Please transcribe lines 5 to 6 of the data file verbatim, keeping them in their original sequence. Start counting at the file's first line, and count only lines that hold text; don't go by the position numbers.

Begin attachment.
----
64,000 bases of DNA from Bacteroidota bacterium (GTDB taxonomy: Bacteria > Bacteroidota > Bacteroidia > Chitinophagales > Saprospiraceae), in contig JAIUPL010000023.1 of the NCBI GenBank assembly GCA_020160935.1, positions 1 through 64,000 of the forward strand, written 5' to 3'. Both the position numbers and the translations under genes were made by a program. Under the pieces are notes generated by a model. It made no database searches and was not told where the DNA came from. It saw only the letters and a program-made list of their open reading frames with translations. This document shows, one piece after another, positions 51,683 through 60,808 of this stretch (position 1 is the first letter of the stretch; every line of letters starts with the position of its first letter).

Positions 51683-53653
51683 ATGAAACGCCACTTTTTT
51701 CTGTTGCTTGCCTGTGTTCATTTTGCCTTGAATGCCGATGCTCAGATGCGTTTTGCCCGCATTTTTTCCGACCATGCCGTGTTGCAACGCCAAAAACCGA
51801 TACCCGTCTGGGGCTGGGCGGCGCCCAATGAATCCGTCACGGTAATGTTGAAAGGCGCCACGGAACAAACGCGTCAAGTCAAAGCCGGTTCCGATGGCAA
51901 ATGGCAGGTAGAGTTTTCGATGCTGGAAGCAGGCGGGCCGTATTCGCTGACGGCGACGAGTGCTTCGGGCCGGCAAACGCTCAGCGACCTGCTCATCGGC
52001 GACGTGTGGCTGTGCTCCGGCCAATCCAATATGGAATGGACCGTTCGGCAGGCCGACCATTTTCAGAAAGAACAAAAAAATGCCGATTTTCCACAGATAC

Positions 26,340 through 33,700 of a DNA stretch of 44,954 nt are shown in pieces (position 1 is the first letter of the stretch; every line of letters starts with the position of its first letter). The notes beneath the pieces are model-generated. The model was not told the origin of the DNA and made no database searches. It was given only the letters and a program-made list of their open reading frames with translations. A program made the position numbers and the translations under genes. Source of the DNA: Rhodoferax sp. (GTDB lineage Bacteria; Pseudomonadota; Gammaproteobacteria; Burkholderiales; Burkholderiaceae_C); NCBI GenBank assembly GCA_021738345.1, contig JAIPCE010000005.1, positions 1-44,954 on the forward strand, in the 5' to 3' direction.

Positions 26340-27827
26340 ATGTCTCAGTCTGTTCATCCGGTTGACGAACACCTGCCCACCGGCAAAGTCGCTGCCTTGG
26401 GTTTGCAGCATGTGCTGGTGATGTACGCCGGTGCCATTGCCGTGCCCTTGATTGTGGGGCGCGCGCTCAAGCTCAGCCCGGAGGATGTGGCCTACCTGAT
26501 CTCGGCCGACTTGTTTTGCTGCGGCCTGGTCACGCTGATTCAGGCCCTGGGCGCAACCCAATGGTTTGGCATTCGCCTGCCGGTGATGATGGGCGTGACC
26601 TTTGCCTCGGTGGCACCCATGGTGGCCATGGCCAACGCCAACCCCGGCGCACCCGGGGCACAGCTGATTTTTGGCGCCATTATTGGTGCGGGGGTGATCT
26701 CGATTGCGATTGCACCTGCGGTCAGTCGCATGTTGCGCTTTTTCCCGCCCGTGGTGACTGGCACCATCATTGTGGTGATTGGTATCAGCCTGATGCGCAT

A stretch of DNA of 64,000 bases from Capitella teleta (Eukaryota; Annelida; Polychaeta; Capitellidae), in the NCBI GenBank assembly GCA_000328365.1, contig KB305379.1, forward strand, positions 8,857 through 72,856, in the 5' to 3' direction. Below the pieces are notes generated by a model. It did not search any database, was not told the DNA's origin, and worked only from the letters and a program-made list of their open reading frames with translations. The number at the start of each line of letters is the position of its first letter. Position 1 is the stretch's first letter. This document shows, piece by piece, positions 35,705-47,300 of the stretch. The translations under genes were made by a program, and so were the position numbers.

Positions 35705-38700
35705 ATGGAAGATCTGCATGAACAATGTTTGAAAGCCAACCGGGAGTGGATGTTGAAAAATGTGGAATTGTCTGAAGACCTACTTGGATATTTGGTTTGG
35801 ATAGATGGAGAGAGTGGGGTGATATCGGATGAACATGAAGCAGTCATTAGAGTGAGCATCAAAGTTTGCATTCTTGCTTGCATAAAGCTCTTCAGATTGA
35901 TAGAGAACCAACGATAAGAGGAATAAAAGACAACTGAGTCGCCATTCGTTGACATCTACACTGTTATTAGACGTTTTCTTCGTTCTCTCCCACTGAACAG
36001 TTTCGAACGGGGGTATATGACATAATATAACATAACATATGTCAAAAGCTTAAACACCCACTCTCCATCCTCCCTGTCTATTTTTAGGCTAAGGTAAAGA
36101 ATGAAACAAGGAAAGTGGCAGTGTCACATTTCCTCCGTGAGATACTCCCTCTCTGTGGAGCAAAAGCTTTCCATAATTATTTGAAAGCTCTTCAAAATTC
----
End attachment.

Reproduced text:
51801 TACCCGTCTGGGGCTGGGCGGCGCCCAATGAATCCGTCACGGTAATGTTGAAAGGCGCCACGGAACAAACGCGTCAAGTCAAAGCCGGTTCCGATGGCAA
51901 ATGGCAGGTAGAGTTTTCGATGCTGGAAGCAGGCGGGCCGTATTCGCTGACGGCGACGAGTGCTTCGGGCCGGCAAACGCTCAGCGACCTGCTCATCGGC